• The size and complexity of the business.
  • The activities of the business.
  • The sensitivity of personal information.
  • The cost and availability of tools to improve cybersecurity.
  • The resources available to the business.


SB 220 additionally modifies the statutory definitions of “electronic record” and “electronic signature” to include records and signatures secured through blockchain technology. With these amendments to the Uniform Electronic Transactions Act, Ohio becomes one of the most recent states to recognize that blockchain transactions are enforceable electronic transactions.

Potential limitations in application

Ohio is not the first state to pass legislation governing the implementation of written cybersecurity programs. Other states, including Massachusetts and New York, have enacted laws requiring businesses that handle personal information to implement and maintain a written information security program. However, the Ohio Data Protection Act’s “voluntary” approach to compliance represents a departure from the “coercive” data protection laws adopted in other states.

With no enforcement mechanism in place, voluntary compliance with the Ohio law likely depends on whether businesses find value in the affirmative defense provided under the legislation. For some companies, implementing and maintaining a cybersecurity program that “reasonably conforms” with the Ohio law will be a costly expense. While larger companies may already be in compliance with the industry standards listed in the legislation, it is unclear whether the law contains sufficient “fiscal lure” to compel smaller businesses into compliance.

Qualification for the affirmative defense may also be difficult to establish. To invoke the affirmative defense in litigation, a business needs to credibly prove compliance with a conforming cybersecurity program at the time of the data breach. Whereas Massachusetts Data Security Regulations contain a list of minimum safeguards that need to be implemented and maintained under any WISP, the Ohio Data Protection does not give specific guidelines as to what qualifies as “reasonable” conformity with industry standards. During his testimony in opposition to SB 220, Mark Abramowitz expressed concern that the Ohio law would “require judges in federal courts in different parts of the country to decide whether a company ‘complied’ with one of several different best practices — wading through hundreds of pages of technical documents — in order to address the issue at the motion to dismiss stage.”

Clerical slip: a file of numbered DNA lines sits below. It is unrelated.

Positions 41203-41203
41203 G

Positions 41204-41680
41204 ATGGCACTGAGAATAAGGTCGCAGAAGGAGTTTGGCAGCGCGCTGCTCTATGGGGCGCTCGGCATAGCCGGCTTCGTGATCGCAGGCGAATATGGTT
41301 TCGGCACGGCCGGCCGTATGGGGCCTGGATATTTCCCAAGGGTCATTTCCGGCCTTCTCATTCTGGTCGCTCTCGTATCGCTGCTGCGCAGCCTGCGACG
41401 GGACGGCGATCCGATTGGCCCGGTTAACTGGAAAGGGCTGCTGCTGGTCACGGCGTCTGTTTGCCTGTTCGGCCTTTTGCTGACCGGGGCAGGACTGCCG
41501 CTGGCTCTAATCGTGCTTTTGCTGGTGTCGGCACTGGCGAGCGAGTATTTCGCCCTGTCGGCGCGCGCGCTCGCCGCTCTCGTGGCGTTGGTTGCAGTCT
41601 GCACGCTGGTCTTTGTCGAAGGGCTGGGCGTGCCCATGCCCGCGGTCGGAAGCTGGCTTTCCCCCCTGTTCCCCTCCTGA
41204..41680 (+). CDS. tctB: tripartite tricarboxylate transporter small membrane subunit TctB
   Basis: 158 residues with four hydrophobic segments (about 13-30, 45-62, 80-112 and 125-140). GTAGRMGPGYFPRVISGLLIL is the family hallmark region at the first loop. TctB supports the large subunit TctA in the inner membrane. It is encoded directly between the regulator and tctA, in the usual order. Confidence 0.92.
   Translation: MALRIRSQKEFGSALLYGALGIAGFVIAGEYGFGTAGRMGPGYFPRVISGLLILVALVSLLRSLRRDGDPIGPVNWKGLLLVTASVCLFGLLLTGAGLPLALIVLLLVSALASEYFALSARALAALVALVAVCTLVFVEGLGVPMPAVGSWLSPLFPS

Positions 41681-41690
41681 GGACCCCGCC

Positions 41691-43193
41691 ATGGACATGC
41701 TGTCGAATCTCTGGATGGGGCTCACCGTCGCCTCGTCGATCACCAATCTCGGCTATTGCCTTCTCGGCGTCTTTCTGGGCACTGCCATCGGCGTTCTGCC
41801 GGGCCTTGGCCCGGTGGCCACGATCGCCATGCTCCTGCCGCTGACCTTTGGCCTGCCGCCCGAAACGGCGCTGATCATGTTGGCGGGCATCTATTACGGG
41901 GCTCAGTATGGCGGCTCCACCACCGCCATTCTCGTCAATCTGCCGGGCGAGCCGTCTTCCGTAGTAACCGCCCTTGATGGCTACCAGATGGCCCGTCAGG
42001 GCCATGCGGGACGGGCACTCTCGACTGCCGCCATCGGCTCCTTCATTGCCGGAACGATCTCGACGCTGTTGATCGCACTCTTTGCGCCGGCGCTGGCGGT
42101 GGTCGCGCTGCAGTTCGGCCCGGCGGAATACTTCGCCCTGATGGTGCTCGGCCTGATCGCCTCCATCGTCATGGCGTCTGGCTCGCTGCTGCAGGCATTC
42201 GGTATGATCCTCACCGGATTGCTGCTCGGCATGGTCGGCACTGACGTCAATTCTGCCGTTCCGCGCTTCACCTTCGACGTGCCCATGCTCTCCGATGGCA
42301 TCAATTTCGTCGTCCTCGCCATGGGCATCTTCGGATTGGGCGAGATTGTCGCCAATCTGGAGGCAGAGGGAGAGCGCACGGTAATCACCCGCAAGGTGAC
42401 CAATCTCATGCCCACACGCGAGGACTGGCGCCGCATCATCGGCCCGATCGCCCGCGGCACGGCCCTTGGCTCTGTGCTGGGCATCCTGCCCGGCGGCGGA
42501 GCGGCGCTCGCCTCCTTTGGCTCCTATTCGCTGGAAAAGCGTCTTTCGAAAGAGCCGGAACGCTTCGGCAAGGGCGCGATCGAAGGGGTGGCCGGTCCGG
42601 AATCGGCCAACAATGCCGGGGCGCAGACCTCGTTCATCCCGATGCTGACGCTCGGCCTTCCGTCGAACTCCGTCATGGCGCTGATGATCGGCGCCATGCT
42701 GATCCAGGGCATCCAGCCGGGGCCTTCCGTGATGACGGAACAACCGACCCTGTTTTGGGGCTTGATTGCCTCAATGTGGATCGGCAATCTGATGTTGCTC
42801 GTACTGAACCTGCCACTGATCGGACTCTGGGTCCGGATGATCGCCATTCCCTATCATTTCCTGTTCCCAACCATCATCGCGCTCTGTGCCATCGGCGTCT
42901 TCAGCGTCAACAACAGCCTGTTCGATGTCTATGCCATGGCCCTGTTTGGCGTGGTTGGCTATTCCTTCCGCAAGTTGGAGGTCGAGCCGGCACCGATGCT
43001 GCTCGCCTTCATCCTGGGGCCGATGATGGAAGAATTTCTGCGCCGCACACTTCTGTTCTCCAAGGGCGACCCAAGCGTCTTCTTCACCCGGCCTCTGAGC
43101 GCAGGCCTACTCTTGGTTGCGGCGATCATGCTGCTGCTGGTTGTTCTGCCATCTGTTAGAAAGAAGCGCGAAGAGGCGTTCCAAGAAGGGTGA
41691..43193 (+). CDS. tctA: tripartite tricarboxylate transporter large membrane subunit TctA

While Ohio Data Protection Act intends “to encourage businesses to achieve a higher level of cybersecurity through voluntary action,” it is unclear how the Ohio business community will respond to the law’s incentive-based compliance mechanism. Most states use punitive measures, including threat of attorney general enforcement, to incite compliance with cybersecurity regulations. With the Ohio law going into effect next month, it will be interesting to see whether a potential safe harbor in data breach litigation provides a compelling incentive for a business’s voluntary compliance. Considering the number of data breach incidents in recent years, many are hopeful that the Ohio Data Protection Act’s “proactive approach to cybersecurity” will at least encourage businesses to evaluate what types of personal information they collect and adopt appropriate safeguards suited to their company’s size, their available resources and business activities, and the sensitivity of personal information collected.

Photo credit: Erik Drost, "Ohio Flag" via Flikr